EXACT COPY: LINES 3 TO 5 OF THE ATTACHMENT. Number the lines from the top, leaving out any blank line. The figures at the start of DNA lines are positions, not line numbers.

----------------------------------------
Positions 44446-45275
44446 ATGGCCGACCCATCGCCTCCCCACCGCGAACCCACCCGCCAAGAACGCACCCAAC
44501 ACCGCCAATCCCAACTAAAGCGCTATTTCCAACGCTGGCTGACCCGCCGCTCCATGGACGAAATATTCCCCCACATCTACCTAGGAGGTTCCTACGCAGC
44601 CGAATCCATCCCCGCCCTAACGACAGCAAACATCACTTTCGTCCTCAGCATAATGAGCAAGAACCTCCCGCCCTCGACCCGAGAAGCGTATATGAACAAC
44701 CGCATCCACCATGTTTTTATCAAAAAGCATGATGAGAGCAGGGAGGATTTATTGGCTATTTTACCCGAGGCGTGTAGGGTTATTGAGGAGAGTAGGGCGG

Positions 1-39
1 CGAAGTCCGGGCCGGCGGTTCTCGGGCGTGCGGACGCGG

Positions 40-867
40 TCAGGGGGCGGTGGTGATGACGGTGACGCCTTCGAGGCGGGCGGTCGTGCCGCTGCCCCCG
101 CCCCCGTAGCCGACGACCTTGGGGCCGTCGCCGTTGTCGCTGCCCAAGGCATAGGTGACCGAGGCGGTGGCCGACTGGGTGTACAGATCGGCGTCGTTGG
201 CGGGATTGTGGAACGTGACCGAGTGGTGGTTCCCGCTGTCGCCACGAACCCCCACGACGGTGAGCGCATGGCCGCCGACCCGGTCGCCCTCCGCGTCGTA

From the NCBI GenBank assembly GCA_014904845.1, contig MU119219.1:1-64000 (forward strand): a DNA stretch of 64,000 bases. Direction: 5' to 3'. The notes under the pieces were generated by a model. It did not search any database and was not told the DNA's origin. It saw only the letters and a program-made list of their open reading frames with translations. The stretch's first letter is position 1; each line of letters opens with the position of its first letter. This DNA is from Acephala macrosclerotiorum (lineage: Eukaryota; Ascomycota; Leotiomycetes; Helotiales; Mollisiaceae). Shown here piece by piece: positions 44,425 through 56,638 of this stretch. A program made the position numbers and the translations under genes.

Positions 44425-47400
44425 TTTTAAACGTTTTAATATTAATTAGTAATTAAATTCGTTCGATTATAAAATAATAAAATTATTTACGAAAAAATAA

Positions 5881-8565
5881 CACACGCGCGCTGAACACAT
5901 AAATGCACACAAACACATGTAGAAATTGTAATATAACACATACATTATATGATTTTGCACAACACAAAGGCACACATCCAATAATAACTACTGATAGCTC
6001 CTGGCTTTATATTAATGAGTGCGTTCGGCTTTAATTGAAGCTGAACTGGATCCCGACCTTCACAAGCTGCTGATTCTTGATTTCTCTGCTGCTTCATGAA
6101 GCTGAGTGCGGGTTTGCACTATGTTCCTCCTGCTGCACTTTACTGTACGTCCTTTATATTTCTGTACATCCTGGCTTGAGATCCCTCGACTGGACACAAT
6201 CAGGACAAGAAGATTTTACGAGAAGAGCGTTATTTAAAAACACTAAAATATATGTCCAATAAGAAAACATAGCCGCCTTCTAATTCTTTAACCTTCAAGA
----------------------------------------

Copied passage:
44501 ACCGCCAATCCCAACTAAAGCGCTATTTCCAACGCTGGCTGACCCGCCGCTCCATGGACGAAATATTCCCCCACATCTACCTAGGAGGTTCCTACGCAGC
44601 CGAATCCATCCCCGCCCTAACGACAGCAAACATCACTTTCGTCCTCAGCATAATGAGCAAGAACCTCCCGCCCTCGACCCGAGAAGCGTATATGAACAAC
44701 CGCATCCACCATGTTTTTATCAAAAAGCATGATGAGAGCAGGGAGGATTTATTGGCTATTTTACCCGAGGCGTGTAGGGTTATTGAGGAGAGTAGGGCGG